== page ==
DJ Scratch Table ish


For my personal project I wanted to make a dj scratch table using max and Arduino. The idea was to have a series of buttons, a couple potentiometers, and a motor. The box containing all of these pieces was laser cut from acrylic and the disk was also cut form acrylic.  The motor was attached to the the red disk and the idea was that it would track which way it was turning and I would use max to apply a scratching effect based on that. The buttons would control different samples and the potentiometers would control things like EQ and reverb. However when I hooked up the ardunio to max, I could not get any stable readings from the motor. It would bounce around randomly and did not give any reliable data.  What I learned upon further research was that an encoder attached to the motor would do exactly what I wanted. It tracks the rotational motion of the the motor so it would tell me how far it spun.

So I ignored the motor and just used the potentiometer and buttons. In the end the final design had 3 buttons and 1 potentiometer.image4 Now came what I thought was the easy part. I spent hours google methods of applying scratch effects with max and finally gave up and found methods to do it with ableton. I settled on the this method From there my scratch table essentially became a midi controller which I accomplished by sending note values with noteout in max whenever I pressed a button. I got the max patch and ardunio code from and then modified it to suit my needs.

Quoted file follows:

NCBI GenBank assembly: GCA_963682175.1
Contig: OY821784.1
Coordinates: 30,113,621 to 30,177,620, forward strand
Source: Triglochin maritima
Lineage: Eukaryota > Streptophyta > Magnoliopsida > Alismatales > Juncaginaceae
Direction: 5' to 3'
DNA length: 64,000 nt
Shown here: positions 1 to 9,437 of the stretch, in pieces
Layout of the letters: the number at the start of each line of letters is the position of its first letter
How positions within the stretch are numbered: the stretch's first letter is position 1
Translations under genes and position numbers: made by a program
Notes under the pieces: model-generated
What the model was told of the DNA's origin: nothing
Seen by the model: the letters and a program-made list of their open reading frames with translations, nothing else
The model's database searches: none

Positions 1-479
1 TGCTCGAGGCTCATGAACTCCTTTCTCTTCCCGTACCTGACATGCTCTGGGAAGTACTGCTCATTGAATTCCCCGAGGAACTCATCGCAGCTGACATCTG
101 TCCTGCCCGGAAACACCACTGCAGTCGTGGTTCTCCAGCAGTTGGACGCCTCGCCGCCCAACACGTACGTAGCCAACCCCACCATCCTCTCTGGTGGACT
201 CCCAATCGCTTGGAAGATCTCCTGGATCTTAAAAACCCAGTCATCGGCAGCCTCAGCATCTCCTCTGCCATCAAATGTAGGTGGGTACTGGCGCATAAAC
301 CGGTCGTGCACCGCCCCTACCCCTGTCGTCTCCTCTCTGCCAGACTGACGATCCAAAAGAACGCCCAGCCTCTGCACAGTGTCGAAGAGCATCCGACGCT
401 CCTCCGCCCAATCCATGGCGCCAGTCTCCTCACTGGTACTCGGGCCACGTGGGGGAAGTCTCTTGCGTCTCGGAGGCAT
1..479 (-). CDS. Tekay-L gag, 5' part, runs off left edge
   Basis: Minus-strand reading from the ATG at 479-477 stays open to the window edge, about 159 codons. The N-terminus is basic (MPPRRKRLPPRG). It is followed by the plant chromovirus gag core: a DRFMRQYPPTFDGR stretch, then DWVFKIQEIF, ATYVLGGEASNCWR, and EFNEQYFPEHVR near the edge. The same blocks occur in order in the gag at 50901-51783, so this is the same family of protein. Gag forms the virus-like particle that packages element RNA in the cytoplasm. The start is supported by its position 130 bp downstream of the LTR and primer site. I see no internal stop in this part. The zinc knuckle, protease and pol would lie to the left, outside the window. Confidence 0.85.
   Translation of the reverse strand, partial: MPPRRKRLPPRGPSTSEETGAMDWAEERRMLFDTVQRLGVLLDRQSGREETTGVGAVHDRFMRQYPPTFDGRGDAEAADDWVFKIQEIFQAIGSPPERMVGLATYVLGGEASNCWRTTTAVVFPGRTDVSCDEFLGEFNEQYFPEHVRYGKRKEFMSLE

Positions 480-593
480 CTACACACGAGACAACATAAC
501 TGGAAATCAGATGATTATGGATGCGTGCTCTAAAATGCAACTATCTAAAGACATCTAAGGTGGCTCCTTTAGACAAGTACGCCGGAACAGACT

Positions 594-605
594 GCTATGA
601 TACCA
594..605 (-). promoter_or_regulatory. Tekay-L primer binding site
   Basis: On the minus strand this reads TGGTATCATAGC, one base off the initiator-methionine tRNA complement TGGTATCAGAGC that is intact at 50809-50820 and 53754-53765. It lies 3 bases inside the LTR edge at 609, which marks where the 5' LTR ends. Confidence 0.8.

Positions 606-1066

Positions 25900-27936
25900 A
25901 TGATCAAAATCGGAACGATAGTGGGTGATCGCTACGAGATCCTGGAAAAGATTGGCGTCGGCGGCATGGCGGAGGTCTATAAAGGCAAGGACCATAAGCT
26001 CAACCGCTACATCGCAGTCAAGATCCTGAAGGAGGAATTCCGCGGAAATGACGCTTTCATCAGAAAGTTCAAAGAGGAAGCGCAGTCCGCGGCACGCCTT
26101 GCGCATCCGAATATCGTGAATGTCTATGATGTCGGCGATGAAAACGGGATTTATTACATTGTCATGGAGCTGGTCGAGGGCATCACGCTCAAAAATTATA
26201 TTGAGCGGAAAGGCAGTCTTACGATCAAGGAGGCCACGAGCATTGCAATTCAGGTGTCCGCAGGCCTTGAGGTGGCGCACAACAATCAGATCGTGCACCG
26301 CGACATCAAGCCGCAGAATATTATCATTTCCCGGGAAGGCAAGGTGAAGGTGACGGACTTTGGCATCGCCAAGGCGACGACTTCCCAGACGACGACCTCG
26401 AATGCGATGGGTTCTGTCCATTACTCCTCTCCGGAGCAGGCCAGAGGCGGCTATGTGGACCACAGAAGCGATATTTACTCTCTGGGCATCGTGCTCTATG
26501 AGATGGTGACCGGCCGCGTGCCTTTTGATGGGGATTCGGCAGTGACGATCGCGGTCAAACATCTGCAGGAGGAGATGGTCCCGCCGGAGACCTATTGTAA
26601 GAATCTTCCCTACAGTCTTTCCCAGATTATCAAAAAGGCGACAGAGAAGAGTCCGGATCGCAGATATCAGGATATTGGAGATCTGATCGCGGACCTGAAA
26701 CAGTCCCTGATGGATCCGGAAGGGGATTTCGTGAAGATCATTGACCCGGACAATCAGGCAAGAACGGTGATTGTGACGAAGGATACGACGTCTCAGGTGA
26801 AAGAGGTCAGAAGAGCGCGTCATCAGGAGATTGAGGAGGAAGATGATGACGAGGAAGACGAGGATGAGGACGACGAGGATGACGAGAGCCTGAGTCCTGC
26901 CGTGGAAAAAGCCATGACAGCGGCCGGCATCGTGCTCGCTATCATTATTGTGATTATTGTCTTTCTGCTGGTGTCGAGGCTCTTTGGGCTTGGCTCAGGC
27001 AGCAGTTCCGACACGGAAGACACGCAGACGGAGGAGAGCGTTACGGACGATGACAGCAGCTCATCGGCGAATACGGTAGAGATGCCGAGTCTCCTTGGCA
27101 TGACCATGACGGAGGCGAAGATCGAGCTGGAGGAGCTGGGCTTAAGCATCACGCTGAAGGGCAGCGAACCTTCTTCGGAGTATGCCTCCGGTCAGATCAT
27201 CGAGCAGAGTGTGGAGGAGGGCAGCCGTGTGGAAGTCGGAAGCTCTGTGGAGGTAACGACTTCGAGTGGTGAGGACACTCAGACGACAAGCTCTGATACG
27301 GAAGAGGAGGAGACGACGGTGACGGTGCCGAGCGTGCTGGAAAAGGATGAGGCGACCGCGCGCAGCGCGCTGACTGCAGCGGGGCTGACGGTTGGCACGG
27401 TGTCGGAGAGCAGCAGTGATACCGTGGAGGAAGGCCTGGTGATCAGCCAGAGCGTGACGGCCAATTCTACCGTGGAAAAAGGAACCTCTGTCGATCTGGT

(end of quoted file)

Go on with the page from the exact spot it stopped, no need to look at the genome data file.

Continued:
Screen Shot 2016-04-22 at 5.40.57 PM

However getting the dial in max to control a value in ableton was very difficult. I ended using multimap after running around trying to find access to the software (which is why my project is so late). Screen Shot 2016-04-22 at 5.40.20 PM

Then there came the issue of getting the buttons and potentiometer to work together also the tutorial I watched was in a different version of ableton so it made it hard to handle. But I finally managed to produce a semi scratchie sound shown in the video above. A problem I noticed while scratching was I couldn’t turn the potentiometer fast enough so it lacked the punch of a usual scratch sound.


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